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Seguin Estate Planning Law Blog

Steps to plan for care may involve looking into Medicaid

Needing long-term care can be a difficult situation to consider. However, even if Texas residents want to believe that they will never end up incapacitated or needing extended care for another reason, it happens to numerous individuals. As a result, it is wise to take steps to plan for care before the need is imminent.

One planning option that many people consider is Medicaid planning. Medicaid can offer financial assistance to qualifying individuals that may help lessen the burden that the costs of long-term care can present. Of course, there are eligibility requirements that must be met in order to obtain this benefit. Namely, a person's income and assets must not exceed a certain amount, which is where planning ahead can help.

Estate planning steps can help simplify probate

Many Texas residents undoubtedly know that going through the probate process can be difficult on surviving family. Individuals may have had to carry out the proceedings for their own loved ones and know firsthand how long the process can take. As a result, they may want to do what they can to simplify the probate process by estate planning.

Fortunately, people can use many planning tools to keep certain assets out of probate, which could help assets pass directly to designated individuals. For instance, parties can create payable-on-death or transfer-on-death designations for some accounts. This allows a beneficiary to be named and for the assets in the account to pass directly to the beneficiary after the account holder's death. As a result, the assets do not need probating.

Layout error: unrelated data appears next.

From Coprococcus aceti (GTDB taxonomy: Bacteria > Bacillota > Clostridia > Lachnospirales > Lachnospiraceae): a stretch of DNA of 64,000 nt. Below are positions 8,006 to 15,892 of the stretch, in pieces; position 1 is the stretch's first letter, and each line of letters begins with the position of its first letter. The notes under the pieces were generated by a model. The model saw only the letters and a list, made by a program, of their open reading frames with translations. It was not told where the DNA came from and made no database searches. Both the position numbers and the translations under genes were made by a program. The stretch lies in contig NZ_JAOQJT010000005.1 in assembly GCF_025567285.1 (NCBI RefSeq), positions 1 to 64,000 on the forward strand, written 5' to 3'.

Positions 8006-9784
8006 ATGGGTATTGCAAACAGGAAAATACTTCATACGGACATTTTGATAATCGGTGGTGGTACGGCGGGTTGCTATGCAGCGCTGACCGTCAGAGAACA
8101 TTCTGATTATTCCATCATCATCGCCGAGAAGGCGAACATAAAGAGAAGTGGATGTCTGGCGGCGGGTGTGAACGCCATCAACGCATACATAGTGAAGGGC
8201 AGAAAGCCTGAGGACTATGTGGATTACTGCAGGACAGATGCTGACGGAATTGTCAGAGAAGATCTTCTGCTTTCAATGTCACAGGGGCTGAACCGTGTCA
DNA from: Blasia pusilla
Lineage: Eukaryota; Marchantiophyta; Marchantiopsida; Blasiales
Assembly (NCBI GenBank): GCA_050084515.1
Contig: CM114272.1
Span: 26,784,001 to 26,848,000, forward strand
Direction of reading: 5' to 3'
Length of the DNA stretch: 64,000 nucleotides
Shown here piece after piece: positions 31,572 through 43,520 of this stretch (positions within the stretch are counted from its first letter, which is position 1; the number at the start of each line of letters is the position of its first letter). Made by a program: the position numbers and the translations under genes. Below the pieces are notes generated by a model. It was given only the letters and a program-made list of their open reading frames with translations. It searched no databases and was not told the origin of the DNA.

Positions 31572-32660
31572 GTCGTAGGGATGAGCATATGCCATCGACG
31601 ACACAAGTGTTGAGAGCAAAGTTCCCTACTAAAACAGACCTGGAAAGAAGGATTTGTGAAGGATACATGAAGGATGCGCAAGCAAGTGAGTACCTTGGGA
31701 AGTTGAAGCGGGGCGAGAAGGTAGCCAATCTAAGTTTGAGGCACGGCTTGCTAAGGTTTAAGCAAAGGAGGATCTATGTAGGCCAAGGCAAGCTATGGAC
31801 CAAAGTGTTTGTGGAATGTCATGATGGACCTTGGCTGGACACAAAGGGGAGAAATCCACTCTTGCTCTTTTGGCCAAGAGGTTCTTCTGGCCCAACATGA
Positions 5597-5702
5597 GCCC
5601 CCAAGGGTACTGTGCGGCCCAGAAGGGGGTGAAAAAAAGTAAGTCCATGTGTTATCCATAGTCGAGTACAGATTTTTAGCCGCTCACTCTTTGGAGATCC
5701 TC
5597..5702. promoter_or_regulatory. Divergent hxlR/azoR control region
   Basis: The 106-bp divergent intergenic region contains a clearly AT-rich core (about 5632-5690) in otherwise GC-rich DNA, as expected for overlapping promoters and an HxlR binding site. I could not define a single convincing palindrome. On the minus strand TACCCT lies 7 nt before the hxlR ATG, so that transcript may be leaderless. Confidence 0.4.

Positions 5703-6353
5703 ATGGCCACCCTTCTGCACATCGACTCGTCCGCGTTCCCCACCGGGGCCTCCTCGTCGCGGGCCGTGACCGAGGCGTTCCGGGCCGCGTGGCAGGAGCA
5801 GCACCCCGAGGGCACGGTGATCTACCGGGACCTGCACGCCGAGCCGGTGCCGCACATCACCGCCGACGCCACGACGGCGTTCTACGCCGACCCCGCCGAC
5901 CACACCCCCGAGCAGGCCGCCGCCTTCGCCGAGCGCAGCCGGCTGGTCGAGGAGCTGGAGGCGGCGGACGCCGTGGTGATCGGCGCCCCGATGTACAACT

Estate planning has uses for any adult

Understandably, many Texas residents may have mixed feelings about creating estate plans. In many cases, individuals do not participate in estate planning or do not do so sooner because they don't understand how useful these plans can be. They may have mistaken notions that estate plans are only for certain types of people, but really, they are for everyone.

Estate plans can go a long way when it comes to protecting family members and assets for those individuals. A plan can indicate who should receive which assets. These designations can come in handy and prevent state law from dictating to whom assets get distributed. An estate plan can also protect young children by giving parents the ability to appoint guardians to take over in the event of the parents' deaths.

Forgetting digital assets is an estate planning mistake

Technological advances affect Texas residents and those elsewhere in various ways. In fact, many people put a considerable amount of their lives online, and as a result, they create a number of digital assets. However, because these assets are not as tangible as physical assets, they may not always remember to account for them while estate planning.

Even if online assets do not have a considerable amount of monetary value, they may still be important to surviving loved ones. Online photo albums, emails and social media posts could all fall into the category of digital assets, and many family members want the ability to look through those assets after a loved one's death. However, if they are password protected, difficult to find and have not been addressed in an estate plan, family members may be at a loss.

Springing powers may be useful in power of attorney documents

It can certainly be difficult to consider, but many Texas residents will likely face a time in life when they cannot make sound decisions any longer. This type of scenario affects many people as they age because mental and physical decline is common. Due to this possibility, it is wise to make preparatory arrangements, including naming a power of attorney agent.

A power of attorney agent can act on a person's behalf when needed, especially when it comes to making financial or health-related decisions. Individuals may want to consider creating a durable power of attorney document, which would give their agents the ability to continue acting on their behalves in the event of incapacitation. Having a trusted person to act on one's behalf could make a number of situations easier.

How much compensation can the executor of a will receive?